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March 21: 1917: Loretta Perfectus Walsh Enists in the Navy

A bit of naval history was made a hundred years ago when twenty year old Loretta Perfectus Walsh enlisted in the Navy as a Yeoman F, becoming the first woman to be a member of the US military.  Some 13,000 women would serve in the Navy as Yeomen, or Yeomanettes as they were often unofficially called,  during World War I as clerical personnel, freeing up men for sea duty.  Walsh served her four year tour and tragically died of tuberculosis at age 29 in 1925.  She was buried in Saint Patrick’s Cemetery in Olyphant, Pennsylvania.  Her tombstone bears the following inscription:

Loretta Perfectus Walsh
April 22, 1896–August 6, 1925
Woman and Patriot
First of those enrolled in the United States Naval Service
World War 1917–1919
Her comrades dedicate this monument
to keep alive forever
memories of the sacrifice and devotion of womanhoo

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Donald R. McClarey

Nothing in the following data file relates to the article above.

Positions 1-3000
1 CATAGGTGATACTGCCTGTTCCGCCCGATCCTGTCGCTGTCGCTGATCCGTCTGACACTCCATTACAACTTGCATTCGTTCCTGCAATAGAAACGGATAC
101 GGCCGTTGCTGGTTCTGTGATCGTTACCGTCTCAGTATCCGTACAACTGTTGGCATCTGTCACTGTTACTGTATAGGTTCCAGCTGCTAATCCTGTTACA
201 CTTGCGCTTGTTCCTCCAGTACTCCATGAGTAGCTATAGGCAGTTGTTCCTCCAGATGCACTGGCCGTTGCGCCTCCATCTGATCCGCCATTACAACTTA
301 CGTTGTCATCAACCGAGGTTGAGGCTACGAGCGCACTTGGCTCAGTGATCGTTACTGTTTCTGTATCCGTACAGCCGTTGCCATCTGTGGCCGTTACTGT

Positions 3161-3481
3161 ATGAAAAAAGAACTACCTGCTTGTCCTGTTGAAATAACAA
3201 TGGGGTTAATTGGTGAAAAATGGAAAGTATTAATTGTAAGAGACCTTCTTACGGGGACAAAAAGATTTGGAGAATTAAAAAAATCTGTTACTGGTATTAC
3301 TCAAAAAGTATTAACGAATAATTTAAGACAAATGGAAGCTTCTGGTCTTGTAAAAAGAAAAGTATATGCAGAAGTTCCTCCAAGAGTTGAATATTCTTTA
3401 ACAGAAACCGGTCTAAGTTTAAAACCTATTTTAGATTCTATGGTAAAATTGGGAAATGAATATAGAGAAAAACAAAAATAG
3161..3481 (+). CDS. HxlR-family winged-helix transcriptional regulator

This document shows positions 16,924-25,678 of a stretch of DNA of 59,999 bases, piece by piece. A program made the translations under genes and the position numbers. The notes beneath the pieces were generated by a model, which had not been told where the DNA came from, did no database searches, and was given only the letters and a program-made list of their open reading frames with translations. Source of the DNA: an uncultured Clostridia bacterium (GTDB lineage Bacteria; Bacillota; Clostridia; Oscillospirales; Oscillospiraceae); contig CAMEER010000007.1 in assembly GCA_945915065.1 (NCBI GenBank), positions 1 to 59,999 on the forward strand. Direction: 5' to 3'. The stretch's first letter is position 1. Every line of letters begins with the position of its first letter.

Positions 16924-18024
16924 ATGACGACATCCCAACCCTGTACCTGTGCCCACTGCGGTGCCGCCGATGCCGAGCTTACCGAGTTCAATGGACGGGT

Cradle Catholic. Active in the pro-life movement since 1973. Father of three and happily married for 35 years. Small town lawyer and amateur historian. Former president of the board of directors of the local crisis pregnancy center for a decade.

5 Comments

  1. Loretta looks so young. Rather courageous for young non nurse females in 1917 to join the military. The Yeomanettes’ service set precedent for the Women Accepted For Voluntary Emergency Service (WAVES) in WWII.

  2. This picture appears to be Marion Walsh, not Loretta. Note Loretta was immediately given the rank of CPO, and there is no rocker on this woman’s rank. I was not able to find this exact picture, but the Naval History and Heritage Command’s photo archives have several pictures of Yeoman Marion Ross, and she was a Yeoman (female) First Class with this rank insignia.

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